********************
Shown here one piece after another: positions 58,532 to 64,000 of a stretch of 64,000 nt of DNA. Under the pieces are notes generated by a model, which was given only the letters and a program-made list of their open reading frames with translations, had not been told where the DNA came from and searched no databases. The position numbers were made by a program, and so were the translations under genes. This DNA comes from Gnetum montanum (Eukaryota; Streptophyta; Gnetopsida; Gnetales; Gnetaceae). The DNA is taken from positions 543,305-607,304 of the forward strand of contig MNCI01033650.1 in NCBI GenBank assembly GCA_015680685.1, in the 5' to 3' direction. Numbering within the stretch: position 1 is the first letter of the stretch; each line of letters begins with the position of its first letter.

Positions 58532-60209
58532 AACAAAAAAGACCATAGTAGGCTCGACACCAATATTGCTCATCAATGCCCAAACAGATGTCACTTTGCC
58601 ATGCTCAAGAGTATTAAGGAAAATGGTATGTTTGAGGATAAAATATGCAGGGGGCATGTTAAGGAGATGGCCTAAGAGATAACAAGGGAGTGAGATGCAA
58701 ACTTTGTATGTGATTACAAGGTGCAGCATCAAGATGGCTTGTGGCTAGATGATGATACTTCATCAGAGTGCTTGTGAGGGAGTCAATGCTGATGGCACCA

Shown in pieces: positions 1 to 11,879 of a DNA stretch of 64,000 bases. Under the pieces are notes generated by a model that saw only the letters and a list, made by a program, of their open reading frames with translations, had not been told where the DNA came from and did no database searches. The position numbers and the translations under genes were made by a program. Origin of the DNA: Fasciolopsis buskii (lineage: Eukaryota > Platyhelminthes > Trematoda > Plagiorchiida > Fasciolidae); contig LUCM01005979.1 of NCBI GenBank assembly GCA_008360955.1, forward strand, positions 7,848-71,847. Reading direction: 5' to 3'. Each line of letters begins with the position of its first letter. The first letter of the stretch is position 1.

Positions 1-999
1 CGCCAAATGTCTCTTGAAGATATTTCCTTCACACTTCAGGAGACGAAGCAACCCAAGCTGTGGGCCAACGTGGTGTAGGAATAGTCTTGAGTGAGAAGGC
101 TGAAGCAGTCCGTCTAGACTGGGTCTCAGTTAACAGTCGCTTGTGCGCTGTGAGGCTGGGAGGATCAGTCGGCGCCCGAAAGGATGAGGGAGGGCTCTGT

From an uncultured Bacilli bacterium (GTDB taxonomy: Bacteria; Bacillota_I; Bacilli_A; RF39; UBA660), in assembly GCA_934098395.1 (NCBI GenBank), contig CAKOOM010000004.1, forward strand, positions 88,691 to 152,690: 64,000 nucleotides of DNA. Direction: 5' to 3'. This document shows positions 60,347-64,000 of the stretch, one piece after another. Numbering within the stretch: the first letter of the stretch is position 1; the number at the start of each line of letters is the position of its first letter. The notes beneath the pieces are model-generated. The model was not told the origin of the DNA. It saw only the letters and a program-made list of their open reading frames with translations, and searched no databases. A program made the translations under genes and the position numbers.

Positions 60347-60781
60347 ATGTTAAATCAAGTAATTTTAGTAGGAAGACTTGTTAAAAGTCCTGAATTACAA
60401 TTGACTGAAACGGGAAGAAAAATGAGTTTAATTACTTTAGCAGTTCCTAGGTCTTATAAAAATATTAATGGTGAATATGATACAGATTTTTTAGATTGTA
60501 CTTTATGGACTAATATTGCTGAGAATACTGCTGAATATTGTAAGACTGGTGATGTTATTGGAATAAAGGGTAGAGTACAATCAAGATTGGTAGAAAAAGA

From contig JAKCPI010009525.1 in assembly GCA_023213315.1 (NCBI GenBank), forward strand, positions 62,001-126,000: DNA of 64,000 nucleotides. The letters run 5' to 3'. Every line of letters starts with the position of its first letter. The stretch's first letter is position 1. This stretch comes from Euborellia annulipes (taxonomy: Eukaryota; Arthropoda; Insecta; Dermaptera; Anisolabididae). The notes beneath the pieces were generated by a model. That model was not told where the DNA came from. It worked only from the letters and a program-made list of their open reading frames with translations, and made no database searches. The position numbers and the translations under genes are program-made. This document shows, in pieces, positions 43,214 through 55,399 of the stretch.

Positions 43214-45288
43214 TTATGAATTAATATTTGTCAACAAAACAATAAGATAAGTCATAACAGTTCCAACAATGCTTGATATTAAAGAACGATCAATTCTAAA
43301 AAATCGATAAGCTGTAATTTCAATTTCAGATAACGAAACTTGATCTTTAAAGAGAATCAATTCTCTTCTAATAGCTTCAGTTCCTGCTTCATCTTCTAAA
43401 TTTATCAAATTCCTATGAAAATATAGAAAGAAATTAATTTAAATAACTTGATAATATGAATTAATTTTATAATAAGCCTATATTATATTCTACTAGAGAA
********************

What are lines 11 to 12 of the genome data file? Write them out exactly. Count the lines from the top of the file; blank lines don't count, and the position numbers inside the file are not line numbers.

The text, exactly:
Positions 60347-60781
60347 ATGTTAAATCAAGTAATTTTAGTAGGAAGACTTGTTAAAAGTCCTGAATTACAA